OCT uses low coherent light (near infrared light with a wavelength of 840 nm) to create a tomographic image of the retina. From this image it is possible to measure the thickness of the whole retina as well as the RNFL. Stratus OCT 3 (Version 4.0.1; Carl Zeiss Meditec, Dublin, California, USA) was used in this study. The peripapillary RNFL thickness was measured with the high resolution optic nerve head program. With 512 A-scans this program makes a circle with a diameter of 3.4 mm centred on the optic nerve head as shown in figure 1. Only scans with a signal strength ≥5 were accepted. Three consecutive scans were performed and the mean value of the scans was noted. The RNFL thickness is presented in four quadrants, superior, nasal, inferior and temporal, as well as an average thickness for the whole 360°. All scans were performed by one of the authors (UE). Right eyes were examined before left eyes. In the control group one eye from each child was randomised for comparison.13

Figure 1

Optical coherence tomography output for retinal nerve fibre layer thickness of a child in the preterm group.

Statistical methods

Right (RE) and left eyes (LE) were analysed separately and compared with randomised eyes from the control group.13 When comparing prematurely born and full-term children, continuous data were analysed with the Mann–Whitney test or the Kruskal–Wallis test, followed by Dunn's multiple comparison test. As the age at examination differed between prematurely born and full-term children, an ANCOVA model with separate slopes was used in comparisons between the four groups. In the prematurely-born children, Pearson's test for bivariate correlations was used to analyse the relation between RNFL and GA, BW, spherical equivalent and VA. Forward stepwise multiple linear regression analyses were performed to evaluate to what extent the variation in RNFL was explained by GA, BW or severe (stages 3–4) (including treated) ROP (yes/no). A p value <0.05 was considered statistically significant.


Sixty-eight prematurely-born children and 55 controls were initially included in the study.13 The OCT examination could be completed in 62 of the preterm children and 54 of the controls. The qualities of the images were good. The mean signal strength in the control group was 7.7 and in the preterm group 8.7. Descriptive data concerning the groups are presented in table 1. Five of the eight children with severe ROP had been treated. Two of the children in the preterm group had mild ROP in one eye and severe ROP in one eye. There was a significant difference in VA between the groups (p<0.001, RE and LE), but not regarding the spherical equivalent. The mean age at examination was lower in the preterm group (p=0.001), although the range was the same. Gender proportions were similar in the two groups. Eight of the prematurely-born children had known neurological complications (PVL, IVH, CP, epilepsy). Of these eight children, two had previous severe ROP (stages 3–4).

Table 1

Descriptive data of the preterm group according to stages of retinopathy of prematurity (ROP): no, mild (stages 1–2), severe (stages 3–4) and control group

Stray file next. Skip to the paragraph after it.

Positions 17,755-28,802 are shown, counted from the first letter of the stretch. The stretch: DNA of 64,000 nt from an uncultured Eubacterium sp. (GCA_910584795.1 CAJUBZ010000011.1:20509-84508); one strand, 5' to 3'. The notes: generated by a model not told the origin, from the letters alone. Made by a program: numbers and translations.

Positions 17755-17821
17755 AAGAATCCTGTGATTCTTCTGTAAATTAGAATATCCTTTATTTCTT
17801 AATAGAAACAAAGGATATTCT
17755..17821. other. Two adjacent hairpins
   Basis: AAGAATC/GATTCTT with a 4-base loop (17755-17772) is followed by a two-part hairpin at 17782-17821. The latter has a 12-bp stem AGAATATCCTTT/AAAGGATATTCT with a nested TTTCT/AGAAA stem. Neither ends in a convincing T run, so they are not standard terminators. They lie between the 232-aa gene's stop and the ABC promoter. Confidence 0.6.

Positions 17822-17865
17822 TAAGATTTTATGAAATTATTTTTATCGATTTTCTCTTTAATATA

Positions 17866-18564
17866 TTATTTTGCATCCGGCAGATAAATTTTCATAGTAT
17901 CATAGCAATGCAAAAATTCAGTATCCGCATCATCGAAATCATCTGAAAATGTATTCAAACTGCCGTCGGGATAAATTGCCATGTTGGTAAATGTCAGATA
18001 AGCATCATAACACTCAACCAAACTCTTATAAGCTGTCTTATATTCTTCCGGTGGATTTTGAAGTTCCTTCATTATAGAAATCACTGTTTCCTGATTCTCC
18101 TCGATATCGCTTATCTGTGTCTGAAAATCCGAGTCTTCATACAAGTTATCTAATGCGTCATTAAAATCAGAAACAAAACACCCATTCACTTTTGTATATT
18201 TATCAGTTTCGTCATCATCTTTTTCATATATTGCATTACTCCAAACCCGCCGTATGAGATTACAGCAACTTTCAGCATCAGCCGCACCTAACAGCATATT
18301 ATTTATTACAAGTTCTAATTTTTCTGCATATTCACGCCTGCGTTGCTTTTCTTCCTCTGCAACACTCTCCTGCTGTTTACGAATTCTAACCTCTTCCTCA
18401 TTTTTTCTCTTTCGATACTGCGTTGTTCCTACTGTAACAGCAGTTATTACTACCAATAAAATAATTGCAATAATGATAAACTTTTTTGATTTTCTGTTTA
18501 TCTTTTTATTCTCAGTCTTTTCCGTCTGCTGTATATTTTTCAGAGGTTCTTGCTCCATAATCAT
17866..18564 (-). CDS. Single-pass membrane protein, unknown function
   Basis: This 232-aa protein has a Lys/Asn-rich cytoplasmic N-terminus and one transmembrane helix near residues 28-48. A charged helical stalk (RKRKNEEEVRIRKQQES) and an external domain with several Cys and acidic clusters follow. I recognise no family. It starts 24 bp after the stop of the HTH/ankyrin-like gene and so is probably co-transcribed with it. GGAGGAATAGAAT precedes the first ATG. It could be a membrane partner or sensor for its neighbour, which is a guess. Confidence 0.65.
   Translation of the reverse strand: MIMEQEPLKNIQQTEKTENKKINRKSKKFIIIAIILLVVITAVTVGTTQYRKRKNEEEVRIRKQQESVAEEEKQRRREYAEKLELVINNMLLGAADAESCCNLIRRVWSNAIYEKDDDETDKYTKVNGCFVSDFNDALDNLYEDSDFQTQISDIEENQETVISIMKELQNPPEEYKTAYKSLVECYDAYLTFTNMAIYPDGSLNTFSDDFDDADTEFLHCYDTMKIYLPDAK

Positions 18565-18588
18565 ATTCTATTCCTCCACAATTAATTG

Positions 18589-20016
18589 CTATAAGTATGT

The mean values for average RNFL thickness in the preterm and full-term children are presented in table 2. There was a significant difference between the study group and the control group regarding RNFL thickness in the superior (RE, p=0.043; LE, p=0.048) and the nasal quadrants (RE, p=0.006; LE, p<0.001), and average RNFL thickness (RE, p=0.016; LE, p=0.029). This difference was caused by a thinner RNFL in children with previous severe or treated ROP (stages 3–4). The differences between the groups remained when age at examination was taken into account in the statistical analyses. Further, we previously found no correlation between age and RNFL in full-term children within the same age span as that of the preterm children in the present study.13 There was no difference between children born at term and prematurely-born children with previous mild ROP (stages 1–2) or without ROP.

Table 2

Retinal nerve fibre layer (RNFL) thickness in the preterm group according to stages of retinopathy of prematurity (ROP): no, mild (stages 1–2), severe (stages 3–4) and control group

In the prematurely-born group, the average RNFL was reduced in children with previous severe or treated ROP (stages 3–4); see figure 2. No difference was found in average RNFL thickness between the eight children with neurological complications and those without. There were no differences between boys and girls and no correlation between RNFL thickness and spherical equivalent. The average RNFL thickness increased with larger BW (RE, p=0.050; LE, p=0.028), but no correlation with GA at birth was found. In a multiple regression analysis including BW, GA at birth and severe ROP (stages 3–4), the correlation with BW remained significant in LEs (p=0.028), but not in REs. In REs, severe ROP and treated ROP (stages 3–4) were the most significant risk factors for a reduction in RNFL thickness. There was no correlation between average RNFL thickness and VA.

Figure 2

Comparison of average retinal nerve fibre layer (RNFL) thickness in the preterm group divided into stages of retinopathy of prematurity (ROP), and the control group.


The present study used OCT to evaluate the RNFL in school-aged children who were born prematurely. To our knowledge, such a study has not previously been performed in this group of children. Compared to children born at term, prematurely-born children with severe and treated ROP (stages 3–4) had reduced average RNFL thickness, while children with no ROP or mild ROP (stages 1–2) had no reduction. Within the preterm group, low BW was associated with a reduction in RNFL thickness, but there was no correlation with GA at birth. RNFL thickness did not correlate with VA.